Beautiful Shenandoah National Park, located about 60 miles west of Washington DC,
sits high atop a ridge line overlooking the Shenandoah River Valley. One particular
aspect of the park is its 105 mile Skyline Drive, which runs the entire length of the
park. A longtime favorite scenic drive, the route is often coveted by cyclist looking for
a serious challenge. But be warned! Inattentive drivers on the winding, shoulderless two lane
road can be a serious hazzard for cyclist. Only very experienced cyclist should attempt this route.
There are only four entrance points onto the drive. The north entrance is just out side of Front Royal, VA. The south entrance is near Waynesboro, VA. The middle two access points, Route 211 and 33, are very treacherous switch backing roads (not sure I would want to try biking on these bad boys!). The entrance fee is $5 per person per week, or $10 per family group / car. As you might notice from the following elevation summary, Skyline Drive has some truly massive climbs. The first 5 miles includes a nearly 2000 foot climb. There are numerous scenic overlooks along the drive which offer good rest stops. However, food and water are not terribly plentiful (see que sheets for details). The park also offers campsites and overnight lodging. Big Meadows, located at the halfway point, is a popular camping destination.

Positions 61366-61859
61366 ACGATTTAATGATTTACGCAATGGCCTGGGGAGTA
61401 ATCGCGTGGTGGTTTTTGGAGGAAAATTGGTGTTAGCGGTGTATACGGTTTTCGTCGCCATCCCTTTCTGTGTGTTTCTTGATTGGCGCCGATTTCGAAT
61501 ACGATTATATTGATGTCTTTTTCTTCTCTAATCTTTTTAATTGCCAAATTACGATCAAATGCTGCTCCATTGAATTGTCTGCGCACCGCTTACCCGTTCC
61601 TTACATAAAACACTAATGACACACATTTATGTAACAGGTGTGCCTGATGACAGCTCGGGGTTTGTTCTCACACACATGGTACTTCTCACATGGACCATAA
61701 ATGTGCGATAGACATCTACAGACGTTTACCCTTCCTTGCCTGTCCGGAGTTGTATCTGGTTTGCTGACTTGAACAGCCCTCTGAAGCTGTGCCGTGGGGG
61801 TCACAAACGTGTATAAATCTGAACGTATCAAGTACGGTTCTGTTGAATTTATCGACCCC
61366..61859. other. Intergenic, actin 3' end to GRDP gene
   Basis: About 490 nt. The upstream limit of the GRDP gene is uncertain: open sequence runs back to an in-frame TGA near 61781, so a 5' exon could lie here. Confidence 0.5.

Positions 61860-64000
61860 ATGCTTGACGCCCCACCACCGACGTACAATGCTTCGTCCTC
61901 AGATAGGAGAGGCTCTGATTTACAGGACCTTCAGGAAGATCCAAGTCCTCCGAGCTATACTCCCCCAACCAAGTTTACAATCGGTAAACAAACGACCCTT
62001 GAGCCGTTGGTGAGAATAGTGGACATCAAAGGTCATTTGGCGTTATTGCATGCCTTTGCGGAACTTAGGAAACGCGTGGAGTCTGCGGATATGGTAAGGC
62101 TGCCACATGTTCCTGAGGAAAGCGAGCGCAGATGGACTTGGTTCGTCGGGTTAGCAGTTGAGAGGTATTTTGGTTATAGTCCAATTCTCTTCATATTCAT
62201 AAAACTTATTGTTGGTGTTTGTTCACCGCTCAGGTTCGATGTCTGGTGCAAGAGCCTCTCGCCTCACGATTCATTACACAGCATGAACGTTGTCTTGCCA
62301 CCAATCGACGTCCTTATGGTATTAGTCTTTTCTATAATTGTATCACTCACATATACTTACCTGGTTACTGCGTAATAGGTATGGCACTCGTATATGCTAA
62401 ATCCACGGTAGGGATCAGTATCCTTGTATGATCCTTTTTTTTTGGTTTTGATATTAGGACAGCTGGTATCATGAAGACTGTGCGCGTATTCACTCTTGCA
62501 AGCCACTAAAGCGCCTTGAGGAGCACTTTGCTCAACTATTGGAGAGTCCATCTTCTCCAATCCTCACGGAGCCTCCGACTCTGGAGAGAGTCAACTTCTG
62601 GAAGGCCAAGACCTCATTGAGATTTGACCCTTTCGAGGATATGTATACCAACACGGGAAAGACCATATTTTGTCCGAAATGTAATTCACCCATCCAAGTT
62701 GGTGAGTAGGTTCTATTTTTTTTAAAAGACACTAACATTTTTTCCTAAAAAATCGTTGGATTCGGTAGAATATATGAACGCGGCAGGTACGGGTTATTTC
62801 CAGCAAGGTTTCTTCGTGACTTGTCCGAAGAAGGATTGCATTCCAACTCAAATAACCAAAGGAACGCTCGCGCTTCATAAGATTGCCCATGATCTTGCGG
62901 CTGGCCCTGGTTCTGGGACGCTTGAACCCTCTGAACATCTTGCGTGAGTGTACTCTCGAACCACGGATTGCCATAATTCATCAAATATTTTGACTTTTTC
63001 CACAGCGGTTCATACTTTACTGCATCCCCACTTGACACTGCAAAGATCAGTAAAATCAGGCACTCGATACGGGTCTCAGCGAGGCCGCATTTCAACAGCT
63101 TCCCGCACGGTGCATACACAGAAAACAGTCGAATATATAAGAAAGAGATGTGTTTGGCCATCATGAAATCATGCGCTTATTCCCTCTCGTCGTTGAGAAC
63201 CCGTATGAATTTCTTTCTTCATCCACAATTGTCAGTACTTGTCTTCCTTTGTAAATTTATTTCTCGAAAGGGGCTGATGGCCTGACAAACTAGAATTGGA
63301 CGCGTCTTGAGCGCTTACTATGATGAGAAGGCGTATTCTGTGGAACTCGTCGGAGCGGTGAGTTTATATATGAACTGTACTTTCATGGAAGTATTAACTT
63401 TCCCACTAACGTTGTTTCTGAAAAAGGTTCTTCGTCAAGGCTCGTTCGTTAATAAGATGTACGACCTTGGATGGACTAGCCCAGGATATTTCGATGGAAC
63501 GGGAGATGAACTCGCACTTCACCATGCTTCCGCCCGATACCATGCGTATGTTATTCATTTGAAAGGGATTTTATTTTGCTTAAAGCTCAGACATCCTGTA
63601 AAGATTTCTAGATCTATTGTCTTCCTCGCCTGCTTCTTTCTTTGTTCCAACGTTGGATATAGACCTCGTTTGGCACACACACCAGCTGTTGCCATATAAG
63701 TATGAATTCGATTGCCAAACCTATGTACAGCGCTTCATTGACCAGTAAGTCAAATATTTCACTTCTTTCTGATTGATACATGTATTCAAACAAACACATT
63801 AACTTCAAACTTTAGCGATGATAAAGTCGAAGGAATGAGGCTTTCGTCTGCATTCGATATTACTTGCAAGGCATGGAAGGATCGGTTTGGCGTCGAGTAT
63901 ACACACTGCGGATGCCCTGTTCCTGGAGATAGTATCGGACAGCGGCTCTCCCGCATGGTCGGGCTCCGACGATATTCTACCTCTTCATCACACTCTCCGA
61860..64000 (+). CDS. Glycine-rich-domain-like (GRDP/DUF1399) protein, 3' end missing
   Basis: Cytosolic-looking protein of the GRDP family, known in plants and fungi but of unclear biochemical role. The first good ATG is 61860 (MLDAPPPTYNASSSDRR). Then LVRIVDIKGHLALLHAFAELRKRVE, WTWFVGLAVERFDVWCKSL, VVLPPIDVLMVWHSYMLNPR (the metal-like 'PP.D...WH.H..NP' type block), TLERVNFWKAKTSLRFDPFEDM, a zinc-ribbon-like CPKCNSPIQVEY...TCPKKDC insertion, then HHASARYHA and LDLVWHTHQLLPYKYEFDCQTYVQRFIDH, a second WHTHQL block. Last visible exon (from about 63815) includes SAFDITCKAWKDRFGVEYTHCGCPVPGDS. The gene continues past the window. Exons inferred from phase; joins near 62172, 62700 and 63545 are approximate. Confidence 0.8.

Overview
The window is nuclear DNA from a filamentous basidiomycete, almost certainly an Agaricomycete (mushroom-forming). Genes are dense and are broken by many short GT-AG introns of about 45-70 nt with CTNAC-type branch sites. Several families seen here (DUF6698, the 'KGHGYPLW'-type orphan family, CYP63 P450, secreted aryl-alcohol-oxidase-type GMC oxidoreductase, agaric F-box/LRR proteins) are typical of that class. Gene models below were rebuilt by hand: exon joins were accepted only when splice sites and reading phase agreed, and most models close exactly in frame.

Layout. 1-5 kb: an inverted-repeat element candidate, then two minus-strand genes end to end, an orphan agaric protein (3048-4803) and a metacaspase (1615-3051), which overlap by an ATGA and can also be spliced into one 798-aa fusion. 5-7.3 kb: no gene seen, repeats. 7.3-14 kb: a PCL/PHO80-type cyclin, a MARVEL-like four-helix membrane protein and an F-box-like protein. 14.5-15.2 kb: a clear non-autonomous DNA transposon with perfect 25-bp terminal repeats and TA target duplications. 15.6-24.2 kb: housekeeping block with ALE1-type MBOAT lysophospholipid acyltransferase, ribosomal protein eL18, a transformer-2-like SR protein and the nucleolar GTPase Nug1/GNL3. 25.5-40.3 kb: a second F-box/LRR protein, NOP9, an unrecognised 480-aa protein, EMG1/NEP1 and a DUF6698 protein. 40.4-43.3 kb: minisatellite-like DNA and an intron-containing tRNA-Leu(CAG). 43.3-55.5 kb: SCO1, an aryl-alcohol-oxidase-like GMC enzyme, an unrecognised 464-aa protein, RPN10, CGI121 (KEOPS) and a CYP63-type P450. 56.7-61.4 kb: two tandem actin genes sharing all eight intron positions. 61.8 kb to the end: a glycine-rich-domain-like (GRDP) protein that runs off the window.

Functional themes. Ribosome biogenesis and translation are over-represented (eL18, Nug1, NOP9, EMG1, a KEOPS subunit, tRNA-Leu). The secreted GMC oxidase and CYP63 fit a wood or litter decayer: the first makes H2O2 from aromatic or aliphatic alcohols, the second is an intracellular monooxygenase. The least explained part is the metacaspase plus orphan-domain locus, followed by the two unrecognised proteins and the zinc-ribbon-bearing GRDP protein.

A few years ago, a friend of mine was doing a 30 mile section of the drive. After rounding one corner, he found a bear standing right in the middle of the drive (a fairly common occurrence). Instinctively, my friend went to roll up his windows, only then remembering he was on a bike! Fortunately, the park's bears are fairly accustomed to hikers and thus are not much of a problem. (the Appalachian Trail crosses the drive numerous times).
Note that bikes are only allowed on the drive (no trail riding!).
However, there is some excellent mountain bike trails in nearby George Washington National Forest.